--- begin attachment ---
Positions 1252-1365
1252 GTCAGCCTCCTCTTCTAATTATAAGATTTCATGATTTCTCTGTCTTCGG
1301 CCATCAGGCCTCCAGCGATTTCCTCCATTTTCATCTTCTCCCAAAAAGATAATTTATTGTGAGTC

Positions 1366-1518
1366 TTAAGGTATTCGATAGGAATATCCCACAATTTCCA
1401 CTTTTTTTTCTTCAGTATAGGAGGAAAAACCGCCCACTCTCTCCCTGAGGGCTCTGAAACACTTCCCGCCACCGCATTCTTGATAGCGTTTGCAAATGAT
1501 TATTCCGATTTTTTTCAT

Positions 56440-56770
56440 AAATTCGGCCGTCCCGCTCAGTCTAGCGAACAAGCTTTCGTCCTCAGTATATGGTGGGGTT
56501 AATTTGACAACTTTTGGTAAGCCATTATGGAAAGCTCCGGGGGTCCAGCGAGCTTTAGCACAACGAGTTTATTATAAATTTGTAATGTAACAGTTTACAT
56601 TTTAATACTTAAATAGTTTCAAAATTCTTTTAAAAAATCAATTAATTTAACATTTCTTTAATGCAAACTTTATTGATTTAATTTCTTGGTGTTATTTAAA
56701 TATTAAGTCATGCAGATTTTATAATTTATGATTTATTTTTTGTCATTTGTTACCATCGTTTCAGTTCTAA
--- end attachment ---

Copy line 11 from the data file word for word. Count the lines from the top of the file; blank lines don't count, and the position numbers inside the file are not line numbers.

56601 TTTAATACTTAAATAGTTTCAAAATTCTTTTAAAAAATCAATTAATTTAACATTTCTTTAATGCAAACTTTATTGATTTAATTTCTTGGTGTTATTTAAA